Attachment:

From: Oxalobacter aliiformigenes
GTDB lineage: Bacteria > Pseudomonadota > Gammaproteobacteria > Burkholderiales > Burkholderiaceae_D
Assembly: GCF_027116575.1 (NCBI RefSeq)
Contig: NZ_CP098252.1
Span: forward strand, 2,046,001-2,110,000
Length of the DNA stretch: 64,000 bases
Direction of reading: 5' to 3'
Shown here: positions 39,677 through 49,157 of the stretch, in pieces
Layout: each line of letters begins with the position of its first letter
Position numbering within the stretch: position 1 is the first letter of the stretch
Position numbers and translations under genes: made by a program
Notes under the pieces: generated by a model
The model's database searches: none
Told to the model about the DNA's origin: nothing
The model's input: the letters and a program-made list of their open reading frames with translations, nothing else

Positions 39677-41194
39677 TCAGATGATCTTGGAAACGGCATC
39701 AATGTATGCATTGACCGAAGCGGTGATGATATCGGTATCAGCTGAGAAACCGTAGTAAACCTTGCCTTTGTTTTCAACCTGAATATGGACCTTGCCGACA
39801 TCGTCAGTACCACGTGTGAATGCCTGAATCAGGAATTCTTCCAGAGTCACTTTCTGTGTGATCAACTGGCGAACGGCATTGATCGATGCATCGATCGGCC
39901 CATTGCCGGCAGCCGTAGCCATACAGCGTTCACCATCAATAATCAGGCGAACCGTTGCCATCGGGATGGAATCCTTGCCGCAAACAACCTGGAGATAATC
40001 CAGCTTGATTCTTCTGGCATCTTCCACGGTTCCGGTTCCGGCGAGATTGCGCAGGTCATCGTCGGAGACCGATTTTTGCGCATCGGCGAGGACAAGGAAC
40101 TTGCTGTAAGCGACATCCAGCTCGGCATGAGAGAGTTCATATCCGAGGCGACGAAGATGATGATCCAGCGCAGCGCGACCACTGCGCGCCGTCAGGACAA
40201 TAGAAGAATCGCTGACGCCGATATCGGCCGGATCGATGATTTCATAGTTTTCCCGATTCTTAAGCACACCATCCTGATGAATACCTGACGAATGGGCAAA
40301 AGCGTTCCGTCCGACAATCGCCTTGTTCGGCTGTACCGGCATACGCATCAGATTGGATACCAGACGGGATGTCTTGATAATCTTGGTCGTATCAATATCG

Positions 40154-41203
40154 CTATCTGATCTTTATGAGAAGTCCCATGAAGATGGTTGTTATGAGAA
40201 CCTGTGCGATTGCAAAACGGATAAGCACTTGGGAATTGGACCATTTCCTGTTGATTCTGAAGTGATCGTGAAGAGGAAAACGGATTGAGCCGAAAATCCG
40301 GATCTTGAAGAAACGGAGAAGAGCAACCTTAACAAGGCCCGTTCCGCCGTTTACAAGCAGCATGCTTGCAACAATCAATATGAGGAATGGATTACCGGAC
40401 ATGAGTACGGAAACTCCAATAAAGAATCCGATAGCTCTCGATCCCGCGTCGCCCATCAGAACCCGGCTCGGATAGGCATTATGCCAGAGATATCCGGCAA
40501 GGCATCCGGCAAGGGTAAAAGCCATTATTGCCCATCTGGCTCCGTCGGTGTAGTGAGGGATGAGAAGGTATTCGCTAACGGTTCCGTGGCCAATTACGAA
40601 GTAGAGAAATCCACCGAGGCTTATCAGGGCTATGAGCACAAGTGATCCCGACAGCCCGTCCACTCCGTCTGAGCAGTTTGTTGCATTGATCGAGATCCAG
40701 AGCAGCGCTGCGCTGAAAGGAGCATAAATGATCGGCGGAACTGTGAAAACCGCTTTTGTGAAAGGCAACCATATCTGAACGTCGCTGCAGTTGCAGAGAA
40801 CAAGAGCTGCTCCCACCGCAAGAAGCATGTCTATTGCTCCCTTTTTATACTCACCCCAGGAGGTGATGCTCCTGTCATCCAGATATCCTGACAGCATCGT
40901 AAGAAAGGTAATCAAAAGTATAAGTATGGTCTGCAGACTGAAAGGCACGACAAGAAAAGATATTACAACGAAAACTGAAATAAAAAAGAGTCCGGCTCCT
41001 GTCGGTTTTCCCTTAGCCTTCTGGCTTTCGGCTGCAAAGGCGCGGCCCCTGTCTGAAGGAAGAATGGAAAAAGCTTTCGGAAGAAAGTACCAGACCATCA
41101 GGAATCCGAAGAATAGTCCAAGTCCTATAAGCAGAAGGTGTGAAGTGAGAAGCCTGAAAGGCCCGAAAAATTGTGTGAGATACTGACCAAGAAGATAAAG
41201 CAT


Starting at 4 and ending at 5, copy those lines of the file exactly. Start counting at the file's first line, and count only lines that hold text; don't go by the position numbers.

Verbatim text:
Contig: NZ_CP098252.1
Span: forward strand, 2,046,001-2,110,000